TentaGel resin may be modified with bis-Boc Lysine to increase the available reaction sites for ligand attachment Bis-Boc-lysine in DMF, HOBt, and DIC are shaken at r.t. and then dry TentaGel resin is added. The mixture is shaken at r.t. for 17 hr and is then washed alternately with methanol and DCM and then with THF and dried under vacuum. To deprotect the resin, DCM is added, followed by a 30% TFA solution in DCM (100 mL). The vessel is shaker at room temperature for 15 min. before adding neat TFA. The vessel is shaken at room temperature for 2.5 hr at which time the resin is washed with DCM, then treated with a solution of 10% triethylamine in DCM, then washed with DCM and DMF.

For purposes of simplicity, the schemes do not show the use of this bis modification.

Scheme 6

Functionalized supports such as amino-functionalized or hydroxy-terminating PEG grafted polystyrene beads are divided into a pre-determined number of reaction vessels and are reacted with a cleavable linker/ligand element 10, which has been pre-formed, to generate 11. Unique tagging of the supports in each reaction vessel is achieved with combinations of identifiers encoded in a binary scheme, e.g., as depicted in Table 2-1 for seven choices of —(CH2)1-6R17. The identifiers are attached by adding a solution of the identifiers (in a 7% wt./wt. identifier:solid support ratio) to each batch of supports suspended in EtOAc and shaking the mixture for 1 hr. A dilute solution of rhodium trifluoroacetate dimer in DCM is added and the mixture is shaken 15 hr and washed with DCM (4×) and EtOAc (2×). The procedure is repeated for each identifier.

To deprotect the encoded resin, it is suspended in DCM and then agitated with a TFA solution in DCM. The resin is then washed with DCM followed by treatment with triethylamine in DCM and then washed with DCM.

Scheme 7

The compounds 12 are pooled, mixed, and divided into a pre-determined number of reaction vessels, each of which is treated with one acetophenone reagent corresponding to ligand element R2, in the presence of DIC, HOBt, and DMF to produce 4′. Unique tagging of the supports in each reaction vessel is achieved with combinations of additional identifiers encoded in a binary scheme analogous to that in Table 2-1.

Scheme 8

The compounds 4′ are mixed, pooled, and divided into a predetermined number of reaction vessels, each of which is treated with and aldehyde or ketone element corresponding to R4/R5 in the presence of pyrrolidine in methanol at 75° C. to produce the compounds 5a′, 5b′, and 5c′. Unique tagging of the supports in each reaction vessel is achieved with combinations of additional identifiers encoded in a binary scheme analogous to that in Table 2-1.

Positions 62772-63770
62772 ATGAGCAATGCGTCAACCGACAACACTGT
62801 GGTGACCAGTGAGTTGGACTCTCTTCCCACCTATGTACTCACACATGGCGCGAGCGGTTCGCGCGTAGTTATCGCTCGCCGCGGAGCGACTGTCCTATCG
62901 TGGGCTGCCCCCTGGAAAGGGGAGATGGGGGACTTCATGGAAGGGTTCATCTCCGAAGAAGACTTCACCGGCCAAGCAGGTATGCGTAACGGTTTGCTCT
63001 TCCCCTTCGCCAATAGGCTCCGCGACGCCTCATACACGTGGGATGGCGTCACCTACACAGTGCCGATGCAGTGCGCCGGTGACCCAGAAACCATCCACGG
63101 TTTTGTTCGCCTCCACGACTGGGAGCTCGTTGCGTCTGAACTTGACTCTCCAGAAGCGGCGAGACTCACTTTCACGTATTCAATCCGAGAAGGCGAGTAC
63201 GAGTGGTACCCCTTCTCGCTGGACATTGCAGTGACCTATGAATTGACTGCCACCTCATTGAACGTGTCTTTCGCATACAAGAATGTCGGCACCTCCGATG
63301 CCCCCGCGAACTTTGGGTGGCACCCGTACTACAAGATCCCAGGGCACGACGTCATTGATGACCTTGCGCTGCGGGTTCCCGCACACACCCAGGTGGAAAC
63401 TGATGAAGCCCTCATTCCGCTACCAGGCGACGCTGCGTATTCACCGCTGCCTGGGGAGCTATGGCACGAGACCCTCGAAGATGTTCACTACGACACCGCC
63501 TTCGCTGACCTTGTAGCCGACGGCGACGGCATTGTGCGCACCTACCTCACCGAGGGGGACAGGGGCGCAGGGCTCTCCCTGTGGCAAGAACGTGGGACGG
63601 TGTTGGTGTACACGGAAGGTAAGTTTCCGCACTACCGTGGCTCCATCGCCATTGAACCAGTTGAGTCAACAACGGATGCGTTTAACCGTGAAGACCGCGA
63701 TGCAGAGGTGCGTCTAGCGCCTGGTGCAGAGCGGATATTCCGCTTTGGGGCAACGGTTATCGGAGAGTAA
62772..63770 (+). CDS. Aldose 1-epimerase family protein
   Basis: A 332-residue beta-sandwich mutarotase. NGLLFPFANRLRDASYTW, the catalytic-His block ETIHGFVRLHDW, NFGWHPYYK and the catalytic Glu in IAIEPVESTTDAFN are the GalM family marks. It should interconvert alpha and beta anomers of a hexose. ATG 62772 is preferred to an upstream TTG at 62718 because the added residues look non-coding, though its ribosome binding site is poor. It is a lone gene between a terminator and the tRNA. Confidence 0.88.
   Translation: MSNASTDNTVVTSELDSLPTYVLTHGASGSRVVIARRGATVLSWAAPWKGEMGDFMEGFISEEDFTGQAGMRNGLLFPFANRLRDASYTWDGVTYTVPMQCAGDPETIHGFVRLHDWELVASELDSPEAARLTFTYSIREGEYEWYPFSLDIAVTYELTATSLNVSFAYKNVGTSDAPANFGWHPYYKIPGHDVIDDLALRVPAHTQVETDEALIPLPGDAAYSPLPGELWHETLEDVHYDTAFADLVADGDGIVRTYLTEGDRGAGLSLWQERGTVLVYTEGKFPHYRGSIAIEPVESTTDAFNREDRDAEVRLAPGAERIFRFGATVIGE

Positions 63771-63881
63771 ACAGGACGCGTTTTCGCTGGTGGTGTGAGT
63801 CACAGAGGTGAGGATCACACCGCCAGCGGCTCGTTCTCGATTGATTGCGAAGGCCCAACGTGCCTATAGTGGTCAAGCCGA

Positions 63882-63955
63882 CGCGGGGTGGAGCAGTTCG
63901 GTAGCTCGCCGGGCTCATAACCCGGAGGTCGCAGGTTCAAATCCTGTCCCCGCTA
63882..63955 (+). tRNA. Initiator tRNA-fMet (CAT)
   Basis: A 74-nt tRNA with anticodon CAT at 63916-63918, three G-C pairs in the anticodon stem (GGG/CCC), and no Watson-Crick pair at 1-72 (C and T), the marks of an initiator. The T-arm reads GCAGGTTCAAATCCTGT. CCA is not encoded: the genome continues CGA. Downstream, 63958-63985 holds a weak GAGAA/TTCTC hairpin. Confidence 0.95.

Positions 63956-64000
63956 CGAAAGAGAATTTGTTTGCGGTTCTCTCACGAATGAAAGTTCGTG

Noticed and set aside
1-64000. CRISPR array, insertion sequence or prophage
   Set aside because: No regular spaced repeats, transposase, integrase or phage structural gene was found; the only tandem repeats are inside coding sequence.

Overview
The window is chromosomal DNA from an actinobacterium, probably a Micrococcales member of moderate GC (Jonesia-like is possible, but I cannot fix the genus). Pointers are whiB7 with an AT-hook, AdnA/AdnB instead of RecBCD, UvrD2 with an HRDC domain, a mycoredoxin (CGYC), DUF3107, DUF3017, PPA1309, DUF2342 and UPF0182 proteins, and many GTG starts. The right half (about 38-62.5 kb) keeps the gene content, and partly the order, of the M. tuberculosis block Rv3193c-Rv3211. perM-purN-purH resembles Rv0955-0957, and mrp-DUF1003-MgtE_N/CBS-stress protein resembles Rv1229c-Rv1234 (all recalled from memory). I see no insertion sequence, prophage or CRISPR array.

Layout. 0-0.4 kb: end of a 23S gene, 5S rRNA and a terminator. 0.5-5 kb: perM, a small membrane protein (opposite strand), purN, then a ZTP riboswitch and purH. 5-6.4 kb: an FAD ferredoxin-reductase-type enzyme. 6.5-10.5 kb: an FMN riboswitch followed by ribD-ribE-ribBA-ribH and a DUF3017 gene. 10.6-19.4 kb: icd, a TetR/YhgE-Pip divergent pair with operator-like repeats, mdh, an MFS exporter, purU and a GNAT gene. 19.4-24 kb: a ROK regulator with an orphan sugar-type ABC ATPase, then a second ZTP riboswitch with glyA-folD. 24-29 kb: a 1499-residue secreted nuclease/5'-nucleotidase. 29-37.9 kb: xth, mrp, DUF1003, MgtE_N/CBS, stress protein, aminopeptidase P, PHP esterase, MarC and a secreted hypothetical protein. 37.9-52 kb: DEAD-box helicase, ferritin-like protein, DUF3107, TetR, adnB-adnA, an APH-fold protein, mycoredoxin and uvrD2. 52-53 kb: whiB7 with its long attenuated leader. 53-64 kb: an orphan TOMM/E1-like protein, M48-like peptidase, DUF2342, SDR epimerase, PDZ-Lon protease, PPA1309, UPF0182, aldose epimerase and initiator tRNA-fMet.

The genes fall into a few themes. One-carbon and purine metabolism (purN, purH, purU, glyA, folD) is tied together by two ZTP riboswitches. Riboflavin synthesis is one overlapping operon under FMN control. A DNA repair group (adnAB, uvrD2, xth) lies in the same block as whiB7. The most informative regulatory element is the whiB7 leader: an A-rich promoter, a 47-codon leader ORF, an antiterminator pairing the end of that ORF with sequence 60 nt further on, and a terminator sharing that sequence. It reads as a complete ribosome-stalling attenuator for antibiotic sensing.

Scheme 9

The compounds a, where R4/R5/X represents the residue of t-Boc protected piperidine, t-Boc protected aminocyclohexane, or other amine functionalized molecules are mixed, pooled, and divided into a predetermined number of reaction vessels. The supports in each reaction vessel are uniquely tagged with combinations of additional identifiers encoded in a binary scheme analogous to that in Table 2-1. After removal of any N-protecting group in R4/R5, each vessel is treated with one reagent such as a chloroformate, isocyanate, thioisocyanate, carboxylic acid, alkyl or aryl sulfonyl halide, aldehyde, or a haloheteroaromatic compound corresponding to ligand element R8 in the presence of solvents such as CH2Cl2, DMF, EtOH, or methanol. When required, bases such as triethylamine, DBU, or 2,6-lutidine and/or other reagents or combinations of reagents such as DIC, NaCNBH3, HOBt, and acetic acid are added to produce 6′, having an R8 substituent at C-2 and a ketone at C-4, i.e. when R6R7 together are 0.

Scheme 10

A portion of compounds 5a′, 5b′, 5c′, and 6′ may be pooled, mixed, and then divided into a pre-determined number of reaction vessels where they may be uniquely tagged with combinations of additional identifiers encoded in a binary scheme analogous to that in Table 2-1. Each vessel is treated with 1) sodium borohydride in methanol to yield 7′ as an alcohol at C-4; 2) 1,2-dithioethane and a Lewis acid such as boron trifluoride etherate to yield 8′ as the dithiolane at C-4; 3) an unhindered primary amine along with NaCNBH3 in acetic acid/methanol solvent at ca. 75° C. to yield 9′ as an amine at C-4; or 4′ is left untreated.

Scheme 11